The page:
Stack Overflow is a community of 4.7 million programmers, just like you, helping each other.

Join them; it only takes a minute:

Sign up
Join the Stack Overflow community to:
  1. Ask programming questions
  2. Answer and help your peers
  3. Get recognized for your expertise

I'm looking for a perl code line that may contain regexps and comments i need to capture everything until a comment. so i want all characters until # but I AM INTERESTED in capturing # for example, if the line was:

if ($line=/\#/) {  #captures lines with '#'

I want to capture:

if ($line=/\#/) {
share|improve this question
([^#\\]|\\.)* – Bergi Dec 5 '12 at 9:21
What about \\#? What about \\\#? What about \\\\\\\\\\\\\\\\\\\#? – memowe Dec 5 '12 at 9:34
thanks. can you explain? – Ilya Schenberger Dec 5 '12 at 9:42
note that # in a regex or double-quoted string doesn't need to be escaped (unless the /x flag is used); the above is equivalent to if ($line=/#/) { (which should also presumably be captured intact, as I would guess should print qx#echo it is not that easy#) – ysth Dec 5 '12 at 10:05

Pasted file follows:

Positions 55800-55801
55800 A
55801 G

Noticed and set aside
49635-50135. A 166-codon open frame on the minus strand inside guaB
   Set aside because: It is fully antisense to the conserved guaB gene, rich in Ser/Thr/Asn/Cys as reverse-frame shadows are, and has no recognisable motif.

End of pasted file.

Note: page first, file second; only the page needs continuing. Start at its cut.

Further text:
Give this a try:

use PPI;
my $ppi = PPI::Document->new('');
my $source = '';
for my $token ( @{ $ppi->find("PPI::Token") } ) {
    last if $token->isa("PPI::Token::Comment");
    $source .= $token;
print $source;

This should handle pretty much everything except here-docs. If you need to deal with those, start by copying PPI::Document::serialize and modify it to stop on the first comment.

share|improve this answer

Try this


See it here on Regexr

This will match anything from the start of the string (^), that is not a # ([^#]) OR a # that is preceeded by a backslash ((?<=\\)#)

share|improve this answer
May be semantics but the regex doesn't capture anything as it is surrounded by non-capturing parentheses: (?:...). It does match the string though. Think I need some more coffee to put me in a less pedantic mood. ;) – garyh Dec 5 '12 at 10:31
what does '<=' means? – Ilya Schenberger Dec 5 '12 at 11:57
@IlyaSchenberger, that's a "look-behind" it means "only if preceded by a ..." – Axeman Dec 5 '12 at 12:25
@garyh, OK you are right, I changed it. – stema Dec 5 '12 at 14:17

Your Answer


By posting your answer, you agree to the privacy policy and terms of service.

Not the answer you're looking for? Browse other questions tagged or ask your own question.